Many children are among those who have lost their sight as a result of such tactics. In the case of 13-year-old Mir Arafat, the pellets penetrated deeply enough to become embedded in his blood vessels, neck, oral cavity, lungs and heart. In the case of Junaid Akhnoon, also 13, the pellet injuries to his head and chest were severe enough to kill him. At a minimum, this is evidence that insufficient care is being taken to ensure that civilians are not seriously injured by security forces’ tactics. It is also suggestive of something far more serious: that the security forces in the region are intentionally using tactics that blind civilians to discourage protests against Indian rule. According to a spokesperson for the state Government, the use of pellet guns is “a necessary evil”. But it is not. It will never be necessary for security forces to blind children to ensure the restoration of order.

Both India and Pakistan have been responsible for deaths from army shelling and military raids across the line of control in recent months, in a cycle of retribution that regularly claims civilian lives in addition to those of soldiers. There are accusations that Pakistan has used the popular unrest of ordinary Kashmiris as cover for renewed attempts by proxy groups to enter and further destabilise the border regions under Indian control. I am sure that the Minister, like me, is deeply troubled by these recent reports, but equally disturbing is what goes on behind the scenes.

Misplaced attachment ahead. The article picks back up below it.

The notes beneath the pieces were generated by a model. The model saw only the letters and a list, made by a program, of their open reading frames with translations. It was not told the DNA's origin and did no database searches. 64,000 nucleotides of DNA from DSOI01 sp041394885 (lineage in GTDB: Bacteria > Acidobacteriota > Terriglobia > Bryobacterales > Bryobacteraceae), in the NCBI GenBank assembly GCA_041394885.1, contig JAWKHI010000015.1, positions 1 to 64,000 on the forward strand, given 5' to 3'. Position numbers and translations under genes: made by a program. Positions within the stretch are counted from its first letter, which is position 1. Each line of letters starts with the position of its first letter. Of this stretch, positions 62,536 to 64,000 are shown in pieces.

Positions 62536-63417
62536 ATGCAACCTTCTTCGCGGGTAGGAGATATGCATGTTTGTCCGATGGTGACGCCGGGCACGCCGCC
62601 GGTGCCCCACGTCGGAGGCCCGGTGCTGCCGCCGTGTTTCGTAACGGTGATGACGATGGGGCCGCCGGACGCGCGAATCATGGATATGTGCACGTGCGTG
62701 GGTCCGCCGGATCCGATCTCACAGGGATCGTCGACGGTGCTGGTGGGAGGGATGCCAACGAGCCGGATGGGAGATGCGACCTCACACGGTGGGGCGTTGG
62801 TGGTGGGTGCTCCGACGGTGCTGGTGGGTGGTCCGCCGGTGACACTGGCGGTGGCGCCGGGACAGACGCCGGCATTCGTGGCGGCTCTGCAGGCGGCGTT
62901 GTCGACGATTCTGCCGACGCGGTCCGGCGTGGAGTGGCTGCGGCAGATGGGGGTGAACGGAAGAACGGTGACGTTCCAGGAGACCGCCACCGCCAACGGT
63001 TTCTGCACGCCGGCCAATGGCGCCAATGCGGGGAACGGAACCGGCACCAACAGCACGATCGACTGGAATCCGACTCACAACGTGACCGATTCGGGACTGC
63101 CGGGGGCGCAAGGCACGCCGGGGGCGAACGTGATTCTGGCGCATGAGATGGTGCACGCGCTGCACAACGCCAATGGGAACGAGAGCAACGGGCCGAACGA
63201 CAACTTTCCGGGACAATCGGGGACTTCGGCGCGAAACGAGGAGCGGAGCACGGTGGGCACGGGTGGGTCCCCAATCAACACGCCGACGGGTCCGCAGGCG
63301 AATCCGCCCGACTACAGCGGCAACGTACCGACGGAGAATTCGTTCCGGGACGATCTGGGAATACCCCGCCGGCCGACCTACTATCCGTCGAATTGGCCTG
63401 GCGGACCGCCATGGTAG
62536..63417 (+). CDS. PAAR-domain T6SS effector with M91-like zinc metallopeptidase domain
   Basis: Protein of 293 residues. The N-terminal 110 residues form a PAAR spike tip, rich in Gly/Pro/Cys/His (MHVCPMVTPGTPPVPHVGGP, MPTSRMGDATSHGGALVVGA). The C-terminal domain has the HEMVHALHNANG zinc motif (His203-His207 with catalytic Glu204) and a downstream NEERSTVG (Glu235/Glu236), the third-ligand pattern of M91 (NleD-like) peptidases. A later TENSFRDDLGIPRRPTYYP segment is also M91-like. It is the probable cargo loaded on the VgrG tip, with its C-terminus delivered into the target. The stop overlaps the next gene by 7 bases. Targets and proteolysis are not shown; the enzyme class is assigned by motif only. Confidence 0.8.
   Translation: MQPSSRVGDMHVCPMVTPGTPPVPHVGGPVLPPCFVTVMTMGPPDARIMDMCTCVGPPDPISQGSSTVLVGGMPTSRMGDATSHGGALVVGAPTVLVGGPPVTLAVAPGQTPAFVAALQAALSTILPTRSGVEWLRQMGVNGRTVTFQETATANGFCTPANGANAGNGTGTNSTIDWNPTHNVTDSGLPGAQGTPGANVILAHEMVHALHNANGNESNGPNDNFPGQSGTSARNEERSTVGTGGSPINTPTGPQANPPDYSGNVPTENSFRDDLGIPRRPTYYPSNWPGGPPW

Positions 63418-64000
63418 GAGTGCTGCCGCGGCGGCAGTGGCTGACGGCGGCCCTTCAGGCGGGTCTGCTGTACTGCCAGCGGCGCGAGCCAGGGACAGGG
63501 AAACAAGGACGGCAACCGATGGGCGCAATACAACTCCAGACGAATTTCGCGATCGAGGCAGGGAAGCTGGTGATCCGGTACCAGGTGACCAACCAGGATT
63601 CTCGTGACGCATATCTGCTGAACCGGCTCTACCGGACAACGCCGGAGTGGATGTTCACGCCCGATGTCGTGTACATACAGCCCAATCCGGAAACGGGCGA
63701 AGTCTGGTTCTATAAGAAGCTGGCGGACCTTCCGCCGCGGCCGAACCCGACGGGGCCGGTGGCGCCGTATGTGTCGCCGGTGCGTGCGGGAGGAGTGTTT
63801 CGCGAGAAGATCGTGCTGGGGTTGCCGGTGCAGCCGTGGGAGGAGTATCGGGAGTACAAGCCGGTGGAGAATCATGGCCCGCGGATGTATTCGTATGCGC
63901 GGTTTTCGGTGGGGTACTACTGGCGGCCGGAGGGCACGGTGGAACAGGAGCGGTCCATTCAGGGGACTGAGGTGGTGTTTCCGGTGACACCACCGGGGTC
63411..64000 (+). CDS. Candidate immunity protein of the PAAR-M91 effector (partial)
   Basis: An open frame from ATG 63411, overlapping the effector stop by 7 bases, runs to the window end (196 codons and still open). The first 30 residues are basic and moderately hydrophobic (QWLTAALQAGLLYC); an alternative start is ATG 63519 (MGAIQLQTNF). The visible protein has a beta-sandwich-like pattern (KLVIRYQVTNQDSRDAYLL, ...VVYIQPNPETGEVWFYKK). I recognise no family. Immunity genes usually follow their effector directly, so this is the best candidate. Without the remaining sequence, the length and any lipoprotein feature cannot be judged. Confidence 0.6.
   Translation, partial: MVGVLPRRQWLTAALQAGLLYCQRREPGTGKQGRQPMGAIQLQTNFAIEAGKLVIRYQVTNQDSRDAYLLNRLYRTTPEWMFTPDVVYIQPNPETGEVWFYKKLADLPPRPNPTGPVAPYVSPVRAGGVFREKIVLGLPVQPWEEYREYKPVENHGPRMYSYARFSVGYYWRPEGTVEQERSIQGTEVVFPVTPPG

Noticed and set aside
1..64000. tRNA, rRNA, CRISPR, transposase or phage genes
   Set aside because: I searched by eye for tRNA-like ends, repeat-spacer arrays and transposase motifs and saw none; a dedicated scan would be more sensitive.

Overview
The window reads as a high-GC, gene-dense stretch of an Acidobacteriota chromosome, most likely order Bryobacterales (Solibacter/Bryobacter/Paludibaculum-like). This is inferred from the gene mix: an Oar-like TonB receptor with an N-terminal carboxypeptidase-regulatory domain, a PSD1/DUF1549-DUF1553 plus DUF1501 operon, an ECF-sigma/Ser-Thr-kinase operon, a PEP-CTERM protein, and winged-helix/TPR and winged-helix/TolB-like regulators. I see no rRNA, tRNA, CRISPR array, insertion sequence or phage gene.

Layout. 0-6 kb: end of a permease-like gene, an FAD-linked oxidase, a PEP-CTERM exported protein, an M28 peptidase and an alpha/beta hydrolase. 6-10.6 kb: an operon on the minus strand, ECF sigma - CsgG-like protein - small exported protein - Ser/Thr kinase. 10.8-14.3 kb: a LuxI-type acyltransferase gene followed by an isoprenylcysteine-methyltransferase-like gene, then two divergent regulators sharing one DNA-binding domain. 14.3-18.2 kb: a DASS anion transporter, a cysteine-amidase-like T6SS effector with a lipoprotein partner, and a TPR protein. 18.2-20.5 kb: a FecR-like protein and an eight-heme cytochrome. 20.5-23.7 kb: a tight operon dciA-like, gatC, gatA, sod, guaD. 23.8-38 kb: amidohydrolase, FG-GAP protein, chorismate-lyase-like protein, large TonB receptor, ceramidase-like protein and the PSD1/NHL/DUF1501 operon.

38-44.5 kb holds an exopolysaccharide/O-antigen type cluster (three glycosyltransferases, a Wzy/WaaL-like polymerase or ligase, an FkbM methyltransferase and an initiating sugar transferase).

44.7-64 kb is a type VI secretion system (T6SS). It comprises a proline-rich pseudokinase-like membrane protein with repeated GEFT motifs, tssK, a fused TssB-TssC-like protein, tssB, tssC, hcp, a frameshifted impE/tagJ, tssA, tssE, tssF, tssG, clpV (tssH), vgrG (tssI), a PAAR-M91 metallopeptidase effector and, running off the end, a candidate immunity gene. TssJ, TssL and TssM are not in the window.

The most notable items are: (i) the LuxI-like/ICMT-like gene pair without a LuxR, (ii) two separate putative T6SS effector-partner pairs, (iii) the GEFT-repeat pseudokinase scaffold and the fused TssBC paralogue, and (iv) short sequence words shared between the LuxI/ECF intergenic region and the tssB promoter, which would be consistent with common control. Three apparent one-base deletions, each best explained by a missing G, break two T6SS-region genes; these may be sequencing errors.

Amnesty International cites the example of Khurram Parvez, a prominent Kashmiri human rights defender who was arrested repeatedly and held without proper process for a total of 75 days last year. Eventually, his detention was ruled to be arbitrary and illegal by the Jammu and Kashmir High Court, and his release was finally secured following international pressure on 30 November. I am pleased the Minister is in his place and I beg him to hear that international pressure does have an effect. The case of Khurram Parvez is part of a pattern that human rights organisations have been detailing for years, most comprehensively in Amnesty International’s 2015 publication, “Denied”. Amnesty’s view is that the dire situation the report describes remains largely unchanged. Due process is still frequently denied both to those accused of militant activity or support, and to those victims—along with their families and communities —of state security abuses. They never see any progress towards justice and peace.

As we continue to work on these issues, we must ensure that humanitarian concerns remain at the forefront of our minds. It is clear that this conflict has gone on far too long. The individual stories we have heard today are really nothing new. Much of the conflict goes on away from the eyes of the western world. I hope this debate will begin to change things. I further hope that the Government will renew their efforts: to create opportunities for productive dialogue between India and Pakistan; to discourage escalation and exert pressure against policies that allow or encourage human rights abuses; and to facilitate, wherever they can, a permanent settlement that gives Kashmiris a genuine voice. To quote Mandela:

“It is so easy to break down and destroy. The heroes are those who make peace and build.”


On 19th January, I spoke in a debate on recent events in Kashmir: Watch my speech here